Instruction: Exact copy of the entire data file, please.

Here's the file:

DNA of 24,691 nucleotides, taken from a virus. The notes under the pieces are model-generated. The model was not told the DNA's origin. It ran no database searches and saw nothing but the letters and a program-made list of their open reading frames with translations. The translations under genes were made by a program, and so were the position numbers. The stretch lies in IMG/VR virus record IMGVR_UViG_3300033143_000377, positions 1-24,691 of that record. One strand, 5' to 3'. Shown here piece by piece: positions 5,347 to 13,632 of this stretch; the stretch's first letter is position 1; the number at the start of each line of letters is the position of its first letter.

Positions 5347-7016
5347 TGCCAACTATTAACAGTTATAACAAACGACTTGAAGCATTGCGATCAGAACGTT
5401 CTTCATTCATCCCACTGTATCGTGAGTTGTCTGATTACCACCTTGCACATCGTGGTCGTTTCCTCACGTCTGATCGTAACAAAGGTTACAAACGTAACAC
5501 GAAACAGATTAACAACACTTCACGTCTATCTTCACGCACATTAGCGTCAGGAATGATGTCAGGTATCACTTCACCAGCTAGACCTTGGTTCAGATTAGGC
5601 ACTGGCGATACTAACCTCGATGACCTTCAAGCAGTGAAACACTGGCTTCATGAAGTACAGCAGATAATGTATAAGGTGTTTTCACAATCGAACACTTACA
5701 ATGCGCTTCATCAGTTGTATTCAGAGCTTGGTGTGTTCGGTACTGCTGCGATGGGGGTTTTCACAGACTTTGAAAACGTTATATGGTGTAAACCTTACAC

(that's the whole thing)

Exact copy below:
DNA of 24,691 nucleotides, taken from a virus. The notes under the pieces are model-generated. The model was not told the DNA's origin. It ran no database searches and saw nothing but the letters and a program-made list of their open reading frames with translations. The translations under genes were made by a program, and so were the position numbers. The stretch lies in IMG/VR virus record IMGVR_UViG_3300033143_000377, positions 1-24,691 of that record. One strand, 5' to 3'. Shown here piece by piece: positions 5,347 to 13,632 of this stretch; the stretch's first letter is position 1; the number at the start of each line of letters is the position of its first letter.

Positions 5347-7016
5347 TGCCAACTATTAACAGTTATAACAAACGACTTGAAGCATTGCGATCAGAACGTT
5401 CTTCATTCATCCCACTGTATCGTGAGTTGTCTGATTACCACCTTGCACATCGTGGTCGTTTCCTCACGTCTGATCGTAACAAAGGTTACAAACGTAACAC
5501 GAAACAGATTAACAACACTTCACGTCTATCTTCACGCACATTAGCGTCAGGAATGATGTCAGGTATCACTTCACCAGCTAGACCTTGGTTCAGATTAGGC
5601 ACTGGCGATACTAACCTCGATGACCTTCAAGCAGTGAAACACTGGCTTCATGAAGTACAGCAGATAATGTATAAGGTGTTTTCACAATCGAACACTTACA
5701 ATGCGCTTCATCAGTTGTATTCAGAGCTTGGTGTGTTCGGTACTGCTGCGATGGGGGTTTTCACAGACTTTGAAAACGTTATATGGTGTAAACCTTACAC